They came, they saw, they conquered – or, as Julius Caesar would have put it, ‘Veni, Vidi, Vici’.
That doesn’t quite sum up the Roman invasion and subsequent occupation of Wales. As with all good clichés, there’s more than an element of truth in it. But it doesn’t tell the full story...
Conquest? Not quite
The Romans under the command of Governor Aulus Platius arrived in Britain in AD 43, ending the time we refer to as prehistory. They soon roared through southern England but hit the buffers when they reached the mountains and valleys — and fiercely unwelcoming native Celtic tribes — of Wales.
It would take them another 25 years or so to subjugate this troublesome mix of terrain and tribal resistance, though — unlike intensively Romanised southern and eastern Britain – Wales was never conquered in the fullest sense. Although only a partial conquest, it still left Wales with some of Britain’s most revealing and significant Roman sites.
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Military planners par excellence, they established three permanent main bases in Britain at Caerleon, Chester and York. Caerleon (Isca to them) dates from AD 75. It was a complete fortified town, where crack legionary troops could enjoy a spot of R&R in an impressive bath-house complex and 6,000-seat amphitheatre.
To the native Britons of 2,000 years ago Isca must have been an eye-opening place, with its ‘tomorrow’s world’ heated water systems, hospital and Wales’s first leisure centre. Today’s visitors are equally in awe when they encounter the sheer size and sophistication one of Europe’s most impressive surviving Roman military sites.
Isca was part of a network of forts and fortlets — over 30 in all — stretching westwards to Carmarthen and north to Caernarfon and Anglesey. They seemed to do the trick as an uneasy peace settled over the country, the native tribes beginning to accept the benefits brought by Rome.
Travelling through Wales you’ll stumble across Roman sites, often in the most unexpected of places. Sleepy Caerwent has a Roman town that was the tribal capital of the Silures, a native Celtic tribe who became Romanised. In tranquil farmlands beside the River Usk a few miles west of Brecon there’s Y Gaer, the Romans’ largest inland fort, parts of which still stand 8ft/2.4m tall.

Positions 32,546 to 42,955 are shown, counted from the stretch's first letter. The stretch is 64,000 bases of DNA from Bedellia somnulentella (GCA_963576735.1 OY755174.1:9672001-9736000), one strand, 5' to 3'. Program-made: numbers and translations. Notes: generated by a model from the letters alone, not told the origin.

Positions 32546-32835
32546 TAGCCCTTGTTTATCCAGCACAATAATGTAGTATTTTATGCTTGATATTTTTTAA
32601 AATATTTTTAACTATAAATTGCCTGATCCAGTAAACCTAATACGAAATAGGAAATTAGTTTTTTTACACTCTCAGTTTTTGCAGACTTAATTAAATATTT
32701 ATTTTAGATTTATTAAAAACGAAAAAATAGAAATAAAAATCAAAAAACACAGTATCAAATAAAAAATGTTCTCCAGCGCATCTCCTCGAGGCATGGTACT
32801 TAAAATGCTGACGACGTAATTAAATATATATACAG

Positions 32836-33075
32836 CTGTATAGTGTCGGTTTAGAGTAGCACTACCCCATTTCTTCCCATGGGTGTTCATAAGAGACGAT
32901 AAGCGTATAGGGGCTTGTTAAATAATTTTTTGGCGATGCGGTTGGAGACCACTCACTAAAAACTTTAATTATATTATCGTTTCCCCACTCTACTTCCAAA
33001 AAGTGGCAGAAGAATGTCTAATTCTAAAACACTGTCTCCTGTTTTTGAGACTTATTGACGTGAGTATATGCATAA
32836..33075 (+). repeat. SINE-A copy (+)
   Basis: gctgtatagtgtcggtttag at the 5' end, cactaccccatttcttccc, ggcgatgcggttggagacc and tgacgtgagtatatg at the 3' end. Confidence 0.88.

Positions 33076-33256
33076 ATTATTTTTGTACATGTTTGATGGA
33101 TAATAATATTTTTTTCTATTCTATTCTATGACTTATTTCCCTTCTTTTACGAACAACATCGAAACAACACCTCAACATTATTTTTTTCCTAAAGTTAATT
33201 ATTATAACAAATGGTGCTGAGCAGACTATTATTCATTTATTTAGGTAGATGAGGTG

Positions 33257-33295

An ordinary suburban setting in Carmarthen is home to an extraordinary amphitheatre, the most westerly in the entire Roman Empire. And high on the hill in Caernarfon overlooking Wales’s most famous castle there’s Segontium, the longest-serving Roman fort in Wales garrisoned for almost the entire Roman occupation.
Most surprising of all is Dolaucothi at Pumsaint, the only site in Britain where we definitely know that the Romans mined for gold (was this the reason they came here in the first place?). Dolaucothi’s extensive system of aqueducts remain a shining example of Roman engineering expertise.
Connecting everything was another masterly engineering achievement: a spider’s web of Roman roads that could withstand Welsh weather. Shadowy traces of these ancient highways – the most famous of which is known as Sarn Helen – can still be seen (you’ll need an Ordnance Survey map, not sat nav, to find them).
In the western wildernesses of the Brecon Beacons there’s an especially evocative stretch of road spearing, in classic Roman style straight as an arrow, across exposed high ground between Llandovery and Trecastle. On the way it passes an alien-looking collection of humps, bumps and hollows, all that remain of Y Pigwn, surely one of the Roman soldiers’ least favourite overnight marching camps.
All empires come to an end. The Roman candle slowly lost its glow as problems mounted on the Continent. In Wales, its flame petered out in the early 5th century, ushering in what became known as the ‘Dark Ages’.